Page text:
Maybe - I’m half-serious, see 12:31 above - some kind of betterment incentive? Put a station in the bar, pay the establishment: “Hey, take a free test, get a free beer, courtesy of IL.” We need to know what’s going on out there - now, not two weeks from now.

  7. - thoughts matter - Tuesday, Jun 30, 20 @ 1:07 pm:

    If I take a test for any reason, including because I just want one or the hospital requires it before a minor outpatient procedure…I can’t go to work until the results are received.

    So I won’t be taking one until I need one due to possible exposure etc.

  8. - AlfondoGonz - Tuesday, Jun 30, 20 @ 1:14 pm:

    JB has rightfully earned high marks throughout this crisis.

    Can you imagine if Bruce Rauner were governor during these strange and trying times?

  9. - Cool Papa Bell - Tuesday, Jun 30, 20 @ 1:26 pm:

    On the issue of prisons Ohio has been doing good work on the testing front. As of 6/29 they have conducted 14,368 tests with 4997 positive results.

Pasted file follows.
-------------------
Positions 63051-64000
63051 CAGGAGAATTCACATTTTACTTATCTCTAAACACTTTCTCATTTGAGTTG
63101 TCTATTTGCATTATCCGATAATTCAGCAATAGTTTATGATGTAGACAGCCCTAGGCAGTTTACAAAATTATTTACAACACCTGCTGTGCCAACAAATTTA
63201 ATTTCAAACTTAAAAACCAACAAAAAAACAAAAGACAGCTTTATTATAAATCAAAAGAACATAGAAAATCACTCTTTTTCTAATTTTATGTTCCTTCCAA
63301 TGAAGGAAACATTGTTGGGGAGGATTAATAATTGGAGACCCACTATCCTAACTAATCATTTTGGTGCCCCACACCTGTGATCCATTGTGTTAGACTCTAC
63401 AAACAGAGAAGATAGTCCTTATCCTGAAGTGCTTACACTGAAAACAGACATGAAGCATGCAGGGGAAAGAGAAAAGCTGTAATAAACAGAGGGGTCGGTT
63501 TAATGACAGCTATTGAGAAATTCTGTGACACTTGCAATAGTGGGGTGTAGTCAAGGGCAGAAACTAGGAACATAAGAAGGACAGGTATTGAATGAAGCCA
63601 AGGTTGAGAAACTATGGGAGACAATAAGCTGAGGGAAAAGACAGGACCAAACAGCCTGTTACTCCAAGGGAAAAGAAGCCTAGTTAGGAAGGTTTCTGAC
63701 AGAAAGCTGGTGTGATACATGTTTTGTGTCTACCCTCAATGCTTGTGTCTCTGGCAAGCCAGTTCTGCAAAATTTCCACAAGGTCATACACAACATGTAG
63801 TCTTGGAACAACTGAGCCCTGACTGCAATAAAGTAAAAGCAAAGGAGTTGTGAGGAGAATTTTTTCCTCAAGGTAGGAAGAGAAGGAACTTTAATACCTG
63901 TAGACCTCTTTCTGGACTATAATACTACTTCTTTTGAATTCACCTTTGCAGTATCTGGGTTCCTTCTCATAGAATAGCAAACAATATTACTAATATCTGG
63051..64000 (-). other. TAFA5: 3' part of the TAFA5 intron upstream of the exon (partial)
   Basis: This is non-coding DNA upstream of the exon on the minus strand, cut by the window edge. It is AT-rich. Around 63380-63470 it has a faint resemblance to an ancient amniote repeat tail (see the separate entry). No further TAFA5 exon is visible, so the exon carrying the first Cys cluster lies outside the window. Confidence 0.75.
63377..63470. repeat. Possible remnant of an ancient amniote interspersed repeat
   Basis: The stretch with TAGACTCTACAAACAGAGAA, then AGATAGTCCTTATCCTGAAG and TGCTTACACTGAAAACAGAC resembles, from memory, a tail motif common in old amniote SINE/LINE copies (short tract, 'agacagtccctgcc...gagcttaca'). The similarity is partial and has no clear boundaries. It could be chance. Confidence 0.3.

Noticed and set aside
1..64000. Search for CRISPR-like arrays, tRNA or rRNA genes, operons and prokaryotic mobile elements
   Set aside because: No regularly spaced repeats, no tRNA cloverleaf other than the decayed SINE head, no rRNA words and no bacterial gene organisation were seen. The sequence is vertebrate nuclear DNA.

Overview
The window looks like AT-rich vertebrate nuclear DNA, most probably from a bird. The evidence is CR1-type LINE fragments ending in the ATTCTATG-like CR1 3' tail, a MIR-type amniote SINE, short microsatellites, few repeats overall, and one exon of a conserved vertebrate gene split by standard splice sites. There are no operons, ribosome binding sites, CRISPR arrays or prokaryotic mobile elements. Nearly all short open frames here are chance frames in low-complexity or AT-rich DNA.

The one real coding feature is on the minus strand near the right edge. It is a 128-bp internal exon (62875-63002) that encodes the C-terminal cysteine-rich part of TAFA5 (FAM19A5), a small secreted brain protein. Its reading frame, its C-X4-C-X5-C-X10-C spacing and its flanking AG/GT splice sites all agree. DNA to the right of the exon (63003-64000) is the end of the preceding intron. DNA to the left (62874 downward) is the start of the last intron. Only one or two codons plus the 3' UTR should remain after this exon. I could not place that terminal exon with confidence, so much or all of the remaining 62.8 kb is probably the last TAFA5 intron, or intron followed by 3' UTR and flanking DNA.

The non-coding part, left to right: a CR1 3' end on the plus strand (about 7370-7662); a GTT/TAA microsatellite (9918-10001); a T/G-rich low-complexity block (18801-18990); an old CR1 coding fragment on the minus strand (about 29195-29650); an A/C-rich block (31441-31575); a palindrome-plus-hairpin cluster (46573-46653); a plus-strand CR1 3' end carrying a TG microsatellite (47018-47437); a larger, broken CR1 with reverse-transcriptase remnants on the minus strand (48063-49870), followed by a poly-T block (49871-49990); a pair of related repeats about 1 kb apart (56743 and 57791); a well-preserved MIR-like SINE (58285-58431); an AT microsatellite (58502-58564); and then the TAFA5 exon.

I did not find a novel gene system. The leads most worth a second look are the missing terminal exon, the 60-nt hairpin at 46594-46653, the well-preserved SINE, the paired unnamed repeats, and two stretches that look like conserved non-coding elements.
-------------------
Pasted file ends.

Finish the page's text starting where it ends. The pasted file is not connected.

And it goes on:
Ohio reports 76 deaths in their prisons due to COVID-19.

  10. - Louis G Atsaves - Tuesday, Jun 30, 20 @ 3:01 pm:


    Over 40% of Covid-19 deaths are coming out of nursing homes. Seniors and those who work for them? Might have a different opinion. Try visiting a nursing home resident these past three months? And only 3% tested in IDOC facilities? Will that flatten down the grading curve you are using here?

  11. - Drew Peterson - Tuesday, Jun 30, 20 @ 3:12 pm:

    IDOC has done a excellent job with covid. Very low death rate. Very low hospitalization rate. These other states have been out of control and then started following the plan IDOC has had in place for months. These feel good group need to quit looking for problems where there isn’t one.

  12. - Drew Peterson - Tuesday, Jun 30, 20 @ 3:52 pm:

    “Ohio has been doing good work”!
    76 deaths?
    Guess that means Illinois is doing excellent work!!!!

  13. - Mama - Tuesday, Jun 30, 20 @ 11:42 pm:

    What is the percentage of nursing homes are conducting test on staff and patients?

Sorry, comments for this post are now closed.